Translation by Agnes Gay (Lakota). Published by the South Dakota State Historical Society
The author/artist retells a traditional story about how humans’ bad behavior led them to lose a long-time relationship with horses. The illustrations are in ledger art style.
This Is How I Know: A Book About the Seasons (Mii maanda ezhi gkendmaanh). Written by Brittany Luby (Anishinaabe descent)
Illustrated by Joshua Mangeshig Pawis-Steckley (Wasauksing First Nation), translated by Alvin Ted Corbiere and Alan Corbiere (Anishinaabe, M’chigeeng First Nation), Published by Groundwood Books, Canada, 2021
A Native child learns from their grandmother how to recognize the changing of the seasons in this beautifully illustrated bilingual (English and Anishinaabemowin) book.
We All Play. Written and illustrated by Julie Flett (Metis/Cree)
Published by Greystone Kids, 2021
Children play – and so do animals! The illustrations in this bilingual (Cree and English) book may inspire children to act out the ways animals play together.
When We Are Kind. Monique Gray Smith (Cree/Lakota)
Illustrated by Nicole Neidhardt (Diné), translated by Mildred Waters (Diné), Published by Orca Books, 2020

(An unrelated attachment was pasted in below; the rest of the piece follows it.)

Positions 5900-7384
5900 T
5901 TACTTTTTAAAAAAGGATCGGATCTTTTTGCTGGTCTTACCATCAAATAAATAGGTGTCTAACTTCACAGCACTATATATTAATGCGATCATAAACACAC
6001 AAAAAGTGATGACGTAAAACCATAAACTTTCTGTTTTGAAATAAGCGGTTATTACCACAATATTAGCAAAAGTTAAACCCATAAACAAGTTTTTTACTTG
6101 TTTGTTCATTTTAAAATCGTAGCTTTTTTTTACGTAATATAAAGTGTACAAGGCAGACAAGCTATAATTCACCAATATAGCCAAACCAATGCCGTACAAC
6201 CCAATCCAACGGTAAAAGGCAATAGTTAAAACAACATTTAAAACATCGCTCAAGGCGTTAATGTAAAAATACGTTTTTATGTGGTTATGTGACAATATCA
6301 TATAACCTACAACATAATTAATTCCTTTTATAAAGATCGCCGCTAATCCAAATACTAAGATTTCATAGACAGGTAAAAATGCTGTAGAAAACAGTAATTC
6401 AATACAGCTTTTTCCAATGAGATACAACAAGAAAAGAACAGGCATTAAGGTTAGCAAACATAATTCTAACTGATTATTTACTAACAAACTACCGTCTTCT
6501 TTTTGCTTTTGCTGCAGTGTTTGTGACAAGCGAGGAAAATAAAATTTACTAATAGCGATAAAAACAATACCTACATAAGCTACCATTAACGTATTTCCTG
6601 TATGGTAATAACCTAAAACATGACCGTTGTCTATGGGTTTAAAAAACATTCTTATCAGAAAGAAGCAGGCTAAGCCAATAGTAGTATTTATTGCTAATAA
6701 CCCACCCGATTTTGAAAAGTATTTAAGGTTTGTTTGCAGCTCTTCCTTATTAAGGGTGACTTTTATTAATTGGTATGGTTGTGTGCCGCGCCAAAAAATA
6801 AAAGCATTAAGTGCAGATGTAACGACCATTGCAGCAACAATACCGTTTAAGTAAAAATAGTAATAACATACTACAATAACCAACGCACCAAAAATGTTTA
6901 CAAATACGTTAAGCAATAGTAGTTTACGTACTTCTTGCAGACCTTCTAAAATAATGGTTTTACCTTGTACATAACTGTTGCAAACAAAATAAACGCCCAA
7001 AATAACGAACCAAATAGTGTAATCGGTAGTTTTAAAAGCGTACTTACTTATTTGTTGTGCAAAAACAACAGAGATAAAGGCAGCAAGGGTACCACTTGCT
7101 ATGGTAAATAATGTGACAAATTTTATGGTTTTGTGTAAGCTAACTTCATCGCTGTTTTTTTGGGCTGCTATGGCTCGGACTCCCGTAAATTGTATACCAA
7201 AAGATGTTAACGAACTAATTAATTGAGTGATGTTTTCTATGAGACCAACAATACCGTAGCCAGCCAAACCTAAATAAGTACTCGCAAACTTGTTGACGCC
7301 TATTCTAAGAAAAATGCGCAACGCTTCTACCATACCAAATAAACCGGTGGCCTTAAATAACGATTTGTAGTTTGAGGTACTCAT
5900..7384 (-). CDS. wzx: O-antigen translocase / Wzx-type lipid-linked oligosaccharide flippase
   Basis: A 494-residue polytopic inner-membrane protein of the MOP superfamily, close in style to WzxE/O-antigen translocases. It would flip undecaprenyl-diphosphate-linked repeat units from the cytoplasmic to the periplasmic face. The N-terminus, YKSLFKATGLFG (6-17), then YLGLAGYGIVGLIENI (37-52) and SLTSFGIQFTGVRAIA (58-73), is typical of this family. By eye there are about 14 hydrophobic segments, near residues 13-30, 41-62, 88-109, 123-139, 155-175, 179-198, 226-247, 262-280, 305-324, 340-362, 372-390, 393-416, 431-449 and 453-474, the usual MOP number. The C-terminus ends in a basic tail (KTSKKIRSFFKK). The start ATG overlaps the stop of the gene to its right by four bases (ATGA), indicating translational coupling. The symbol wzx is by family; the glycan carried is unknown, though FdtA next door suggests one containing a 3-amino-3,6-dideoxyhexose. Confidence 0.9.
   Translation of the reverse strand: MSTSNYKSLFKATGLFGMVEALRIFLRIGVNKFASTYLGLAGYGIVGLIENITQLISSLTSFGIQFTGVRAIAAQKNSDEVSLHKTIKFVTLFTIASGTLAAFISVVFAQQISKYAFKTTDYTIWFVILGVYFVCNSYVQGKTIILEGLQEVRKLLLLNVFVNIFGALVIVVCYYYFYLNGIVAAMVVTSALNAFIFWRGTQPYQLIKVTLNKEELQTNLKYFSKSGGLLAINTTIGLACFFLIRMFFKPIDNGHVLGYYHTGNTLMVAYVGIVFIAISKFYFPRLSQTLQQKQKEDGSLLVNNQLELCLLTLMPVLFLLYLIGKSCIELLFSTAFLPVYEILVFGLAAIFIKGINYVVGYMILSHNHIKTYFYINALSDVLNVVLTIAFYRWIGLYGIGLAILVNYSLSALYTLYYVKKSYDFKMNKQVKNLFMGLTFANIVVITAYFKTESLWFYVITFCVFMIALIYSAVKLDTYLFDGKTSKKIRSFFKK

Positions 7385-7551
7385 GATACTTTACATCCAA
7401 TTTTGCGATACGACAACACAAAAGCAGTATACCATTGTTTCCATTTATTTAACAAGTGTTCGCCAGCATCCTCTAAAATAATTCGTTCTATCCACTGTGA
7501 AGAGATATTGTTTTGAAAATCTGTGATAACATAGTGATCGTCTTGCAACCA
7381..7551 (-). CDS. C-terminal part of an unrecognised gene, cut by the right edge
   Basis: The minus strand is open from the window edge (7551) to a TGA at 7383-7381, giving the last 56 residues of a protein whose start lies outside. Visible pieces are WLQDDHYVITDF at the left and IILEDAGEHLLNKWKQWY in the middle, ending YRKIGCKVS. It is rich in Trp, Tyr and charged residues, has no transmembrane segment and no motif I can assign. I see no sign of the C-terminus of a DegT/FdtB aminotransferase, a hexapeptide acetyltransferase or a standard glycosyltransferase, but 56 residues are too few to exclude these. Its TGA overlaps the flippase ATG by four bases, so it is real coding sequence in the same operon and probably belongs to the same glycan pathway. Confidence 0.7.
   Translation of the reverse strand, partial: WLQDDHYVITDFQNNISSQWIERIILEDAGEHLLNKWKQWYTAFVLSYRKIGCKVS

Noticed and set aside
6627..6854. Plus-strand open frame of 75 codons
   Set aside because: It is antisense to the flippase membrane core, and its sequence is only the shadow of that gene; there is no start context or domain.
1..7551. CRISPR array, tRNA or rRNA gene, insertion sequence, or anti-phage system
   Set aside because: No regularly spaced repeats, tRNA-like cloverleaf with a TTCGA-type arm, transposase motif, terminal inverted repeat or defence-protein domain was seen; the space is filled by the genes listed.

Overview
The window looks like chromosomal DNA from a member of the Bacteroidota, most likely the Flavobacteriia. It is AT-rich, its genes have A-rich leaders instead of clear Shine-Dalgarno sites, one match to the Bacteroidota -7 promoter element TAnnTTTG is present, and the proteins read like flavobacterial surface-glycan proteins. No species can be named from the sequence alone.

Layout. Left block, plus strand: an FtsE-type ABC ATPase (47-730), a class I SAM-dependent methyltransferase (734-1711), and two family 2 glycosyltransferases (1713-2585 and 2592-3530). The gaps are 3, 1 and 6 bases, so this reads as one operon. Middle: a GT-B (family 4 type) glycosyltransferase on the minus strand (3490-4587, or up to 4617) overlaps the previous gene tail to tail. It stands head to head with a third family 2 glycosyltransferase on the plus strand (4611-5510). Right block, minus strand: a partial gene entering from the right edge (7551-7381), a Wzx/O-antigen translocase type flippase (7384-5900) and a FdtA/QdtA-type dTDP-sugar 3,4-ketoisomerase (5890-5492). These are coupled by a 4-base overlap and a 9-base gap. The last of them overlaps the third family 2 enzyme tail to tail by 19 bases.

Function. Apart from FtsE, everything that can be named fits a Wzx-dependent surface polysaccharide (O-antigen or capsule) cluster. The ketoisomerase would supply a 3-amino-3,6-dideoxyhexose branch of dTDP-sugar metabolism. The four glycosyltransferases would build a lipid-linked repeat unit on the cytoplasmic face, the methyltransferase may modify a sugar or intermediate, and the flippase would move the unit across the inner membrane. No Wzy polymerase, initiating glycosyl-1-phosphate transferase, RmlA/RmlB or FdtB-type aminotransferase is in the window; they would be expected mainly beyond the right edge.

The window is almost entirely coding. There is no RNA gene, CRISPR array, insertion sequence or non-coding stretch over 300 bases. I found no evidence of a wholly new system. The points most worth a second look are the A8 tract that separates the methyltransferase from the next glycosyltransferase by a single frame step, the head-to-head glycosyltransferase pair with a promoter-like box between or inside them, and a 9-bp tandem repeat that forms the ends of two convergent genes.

With simple text and charming illustrations, this bilingual board book explores ways of showing kindness. By the same author: You Hold Me Up (2017) and My Heart Fills with Happiness (2016).
American Indian Library Association’s Youth Literature Awards
Source: American Indian Library Association (AILA)
Every other year, AILA publishes a list of picture books, middle grade books, and young adult books that it recognizes for presenting “Indigenous North American peoples in the fullness of their humanity.”
Best Books (Recommended by the Editors of American Indians in Children’s Literature)
Source: American Indians in Children’s Literature (AICL)
The editors of the AICL blog list some of the best books featuring Native content, each year, including picture books.
Native Children’s and Young Adult Books
Source: Cynsations Blog
This webpage links to several lists of recommended books for young people and to resources on related topics.
Top Board Books [about Native Americans] for the Youngest Readers
Source: American Indians in Children’s Literature (AICL)
This blog post by Nambé Pueblo blogger Debbie Reese lists sturdy books for babies and toddlers, featuring Native children and families.